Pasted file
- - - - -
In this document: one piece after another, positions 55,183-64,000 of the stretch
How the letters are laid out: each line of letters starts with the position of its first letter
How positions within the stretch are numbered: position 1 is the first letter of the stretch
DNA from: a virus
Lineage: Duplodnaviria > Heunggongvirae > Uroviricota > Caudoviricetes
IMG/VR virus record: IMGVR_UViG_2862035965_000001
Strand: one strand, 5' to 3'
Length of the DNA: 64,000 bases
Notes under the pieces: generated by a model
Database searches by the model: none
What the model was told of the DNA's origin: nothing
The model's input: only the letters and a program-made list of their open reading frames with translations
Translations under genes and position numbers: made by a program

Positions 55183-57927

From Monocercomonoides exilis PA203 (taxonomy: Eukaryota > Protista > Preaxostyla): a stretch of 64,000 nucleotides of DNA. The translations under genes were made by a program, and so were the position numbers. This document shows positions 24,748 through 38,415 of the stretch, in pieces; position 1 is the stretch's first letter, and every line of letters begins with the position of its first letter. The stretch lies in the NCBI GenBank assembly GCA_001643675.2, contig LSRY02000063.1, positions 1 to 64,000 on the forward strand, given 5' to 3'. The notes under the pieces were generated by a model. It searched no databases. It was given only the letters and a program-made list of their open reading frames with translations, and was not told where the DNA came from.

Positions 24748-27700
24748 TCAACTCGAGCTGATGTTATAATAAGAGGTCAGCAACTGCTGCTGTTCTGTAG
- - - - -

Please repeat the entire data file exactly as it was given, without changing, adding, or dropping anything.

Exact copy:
In this document: one piece after another, positions 55,183-64,000 of the stretch
How the letters are laid out: each line of letters starts with the position of its first letter
How positions within the stretch are numbered: position 1 is the first letter of the stretch
DNA from: a virus
Lineage: Duplodnaviria > Heunggongvirae > Uroviricota > Caudoviricetes
IMG/VR virus record: IMGVR_UViG_2862035965_000001
Strand: one strand, 5' to 3'
Length of the DNA: 64,000 bases
Notes under the pieces: generated by a model
Database searches by the model: none
What the model was told of the DNA's origin: nothing
The model's input: only the letters and a program-made list of their open reading frames with translations
Translations under genes and position numbers: made by a program

Positions 55183-57927

From Monocercomonoides exilis PA203 (taxonomy: Eukaryota > Protista > Preaxostyla): a stretch of 64,000 nucleotides of DNA. The translations under genes were made by a program, and so were the position numbers. This document shows positions 24,748 through 38,415 of the stretch, in pieces; position 1 is the stretch's first letter, and every line of letters begins with the position of its first letter. The stretch lies in the NCBI GenBank assembly GCA_001643675.2, contig LSRY02000063.1, positions 1 to 64,000 on the forward strand, given 5' to 3'. The notes under the pieces were generated by a model. It searched no databases. It was given only the letters and a program-made list of their open reading frames with translations, and was not told where the DNA came from.

Positions 24748-27700
24748 TCAACTCGAGCTGATGTTATAATAAGAGGTCAGCAACTGCTGCTGTTCTGTAG